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Man in the Music: The Creative Life and Work of Michael Jackson Hardcover – 1 Oct 2011
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"The many fans of the King of Pop are going to love this book. Huffington Post writer Vogel began it in 2005, long before Michael Jackson's untimely death, and he wisely focuses on the music and groundbreaking recordings of Jackson's solo career. Scandals and eccentricities are relegated to the background in this critical musical analysis, which will delight even the most knowledgeable Jackson fan. Each track on each record, fr om 1979's Off the Wallthrough 2001's Invincible, including posthumously released recordings, gets a thorough analysis, with listings of the involved writers, producers, and musicians. There is plenty of contextual biographical detail, and Vogel describes the cultural and political backdrop that makes Jackson's achievements all the more remarkable. VERDICT A thoroughly enjoyable analysis of the music and life of the most popular musician of an era."--"Library Journal ""Vogel produced a smart...study of Jackson's creativity and legacy. He achieves moments of intimacy and insight: a glimpse of Jackson, an ambitious perfectionist. Vogel occasionally undermines his hard work by giving Jackson a makeover as a romantic hero rather than a celebrity. Readers will enjoy."- "Publishers Weekly ""
About the Author
Joseph Vogel writes about popular culture, music and politics for The Huffington Post. He has been featured in numerous newspaper, radio and TV interviews, including Democracy Now! And the award-winning documentary This Divided State. He currently resides in upstate New York where he teaches and is a Ph.D. candidate at the University of Rochester.
Top customer reviews
Vogel skillfully guides the reader through the remarkable chapters of Jackson's professional career, fully capturing the cultural vibe of the `80s and `90s, while analyzing the particularities of Jackson's creative process from inception to aesthetic fulfillment. It seems the author desires to move beyond exclusively "preaching to the choir" of Jackson's loyal fan base, and has an even more expansive and restorative intention in mind.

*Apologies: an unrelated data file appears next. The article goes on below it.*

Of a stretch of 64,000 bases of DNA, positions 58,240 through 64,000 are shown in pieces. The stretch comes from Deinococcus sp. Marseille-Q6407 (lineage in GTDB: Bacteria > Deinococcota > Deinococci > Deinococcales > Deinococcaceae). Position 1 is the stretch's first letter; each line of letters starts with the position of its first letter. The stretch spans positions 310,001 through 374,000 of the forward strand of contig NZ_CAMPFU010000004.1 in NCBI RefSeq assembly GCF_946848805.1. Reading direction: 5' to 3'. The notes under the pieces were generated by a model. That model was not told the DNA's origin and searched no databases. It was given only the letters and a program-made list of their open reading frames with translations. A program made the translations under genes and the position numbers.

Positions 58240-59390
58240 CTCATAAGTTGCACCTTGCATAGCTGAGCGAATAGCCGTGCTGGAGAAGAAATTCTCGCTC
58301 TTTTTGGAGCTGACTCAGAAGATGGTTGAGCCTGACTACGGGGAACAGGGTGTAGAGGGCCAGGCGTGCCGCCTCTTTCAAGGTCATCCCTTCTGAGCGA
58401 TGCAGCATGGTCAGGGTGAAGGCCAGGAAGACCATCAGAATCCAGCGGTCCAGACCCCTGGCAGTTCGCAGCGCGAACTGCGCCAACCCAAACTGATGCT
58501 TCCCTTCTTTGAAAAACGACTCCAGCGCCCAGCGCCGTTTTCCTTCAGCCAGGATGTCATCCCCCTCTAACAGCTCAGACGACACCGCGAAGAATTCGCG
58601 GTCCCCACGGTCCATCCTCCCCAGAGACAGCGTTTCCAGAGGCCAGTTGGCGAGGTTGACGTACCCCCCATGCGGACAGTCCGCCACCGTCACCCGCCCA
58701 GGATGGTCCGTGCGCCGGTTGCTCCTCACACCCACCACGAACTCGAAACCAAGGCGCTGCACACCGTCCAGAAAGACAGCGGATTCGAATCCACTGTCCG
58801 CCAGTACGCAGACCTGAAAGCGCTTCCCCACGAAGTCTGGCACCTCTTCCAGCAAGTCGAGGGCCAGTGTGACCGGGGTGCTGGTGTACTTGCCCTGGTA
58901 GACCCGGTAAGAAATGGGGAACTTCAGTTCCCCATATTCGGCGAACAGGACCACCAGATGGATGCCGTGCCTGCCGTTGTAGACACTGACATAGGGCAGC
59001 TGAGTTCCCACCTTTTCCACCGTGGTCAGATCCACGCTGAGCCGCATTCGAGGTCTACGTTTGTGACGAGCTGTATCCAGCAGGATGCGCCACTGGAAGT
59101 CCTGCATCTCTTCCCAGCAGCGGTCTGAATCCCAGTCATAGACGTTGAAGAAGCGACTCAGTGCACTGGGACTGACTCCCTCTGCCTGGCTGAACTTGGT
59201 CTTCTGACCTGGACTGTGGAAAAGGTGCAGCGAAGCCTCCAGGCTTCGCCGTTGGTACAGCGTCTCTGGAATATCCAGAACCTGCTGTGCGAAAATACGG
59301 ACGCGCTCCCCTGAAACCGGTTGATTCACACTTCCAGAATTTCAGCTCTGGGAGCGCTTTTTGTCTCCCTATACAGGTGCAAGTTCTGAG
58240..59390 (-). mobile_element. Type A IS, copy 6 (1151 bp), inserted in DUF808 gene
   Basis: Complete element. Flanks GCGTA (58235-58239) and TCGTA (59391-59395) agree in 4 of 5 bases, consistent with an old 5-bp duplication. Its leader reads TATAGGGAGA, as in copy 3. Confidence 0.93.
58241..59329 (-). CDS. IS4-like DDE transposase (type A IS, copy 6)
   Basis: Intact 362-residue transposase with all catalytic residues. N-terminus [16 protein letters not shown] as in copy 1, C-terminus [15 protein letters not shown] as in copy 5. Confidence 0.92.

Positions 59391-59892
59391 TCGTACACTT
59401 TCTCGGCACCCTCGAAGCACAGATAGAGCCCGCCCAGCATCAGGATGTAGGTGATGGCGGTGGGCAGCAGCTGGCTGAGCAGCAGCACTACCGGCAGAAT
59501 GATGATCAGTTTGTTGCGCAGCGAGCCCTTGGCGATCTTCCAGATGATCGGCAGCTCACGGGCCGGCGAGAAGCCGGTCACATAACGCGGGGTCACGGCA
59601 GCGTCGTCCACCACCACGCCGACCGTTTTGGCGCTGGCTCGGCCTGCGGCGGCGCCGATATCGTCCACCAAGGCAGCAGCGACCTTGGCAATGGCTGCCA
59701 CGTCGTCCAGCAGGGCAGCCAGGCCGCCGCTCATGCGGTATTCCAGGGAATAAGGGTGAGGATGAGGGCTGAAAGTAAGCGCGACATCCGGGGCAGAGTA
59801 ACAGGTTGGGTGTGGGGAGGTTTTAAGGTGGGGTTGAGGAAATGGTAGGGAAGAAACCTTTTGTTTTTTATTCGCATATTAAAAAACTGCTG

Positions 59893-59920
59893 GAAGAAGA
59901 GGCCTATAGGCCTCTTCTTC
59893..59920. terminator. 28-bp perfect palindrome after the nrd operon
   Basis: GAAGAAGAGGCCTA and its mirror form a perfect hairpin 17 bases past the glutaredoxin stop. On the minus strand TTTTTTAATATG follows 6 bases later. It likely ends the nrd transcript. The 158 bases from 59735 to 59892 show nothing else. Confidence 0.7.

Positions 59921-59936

Vogel's narrative unfolds in a unique album-by-album mode, so Jackson's career is revealed through intricately woven stories that are chronologically linked with the creation of his music. This odyssey reminds one of a mythic "hero's journey," as it evokes the visceral emotion of artistic conquest. Throughout the process, Vogel explicates Jackson's music, performance art, cinematic short films, and aesthetic incarnations, as well as exploring Jackson's myriad eclectic influences.
The book's success is due, in large part, to a trilogy of strengths the author possesses as an academic scholar and also a writer on popular culture. Vogel manages to fuse a penchant for research with an engaging gift of journalistic storytelling. Rare, however, is the sense of spiritual exegesis he also provides. This literary alchemy gives the reader an entirely fresh and valuable comprehension of Jackson as a culturally transformative artist. Vogel's book also illuminates the voluminous breadth, depth and influence of his artistic oeuvre.
The reader experiences firsthand the gentle singer-songwriter's coming of age, his groundbreaking musical prowess, and his emergence as a humanitarian emissary for the disadvantaged and alienated. We are reminded that Jackson (a voracious reader of Emerson) was a transcendental visionary who called for healing the world through compassion, community, and environmental stewardship.
The author offers a Joycean sensibility as he paints his archetypal "portrait of the artist as a young man" with a discerning eye. Vogel irrevocably raises the bar for future critical analysis of Jackson's art and cultural import, as he portrays his subject as an artist of stature amidst a constituency of the most influential and prescient artists of all time. One hopes the sincerity of Vogel's efforts will prompt inchoate scholarship on this subject to burgeon.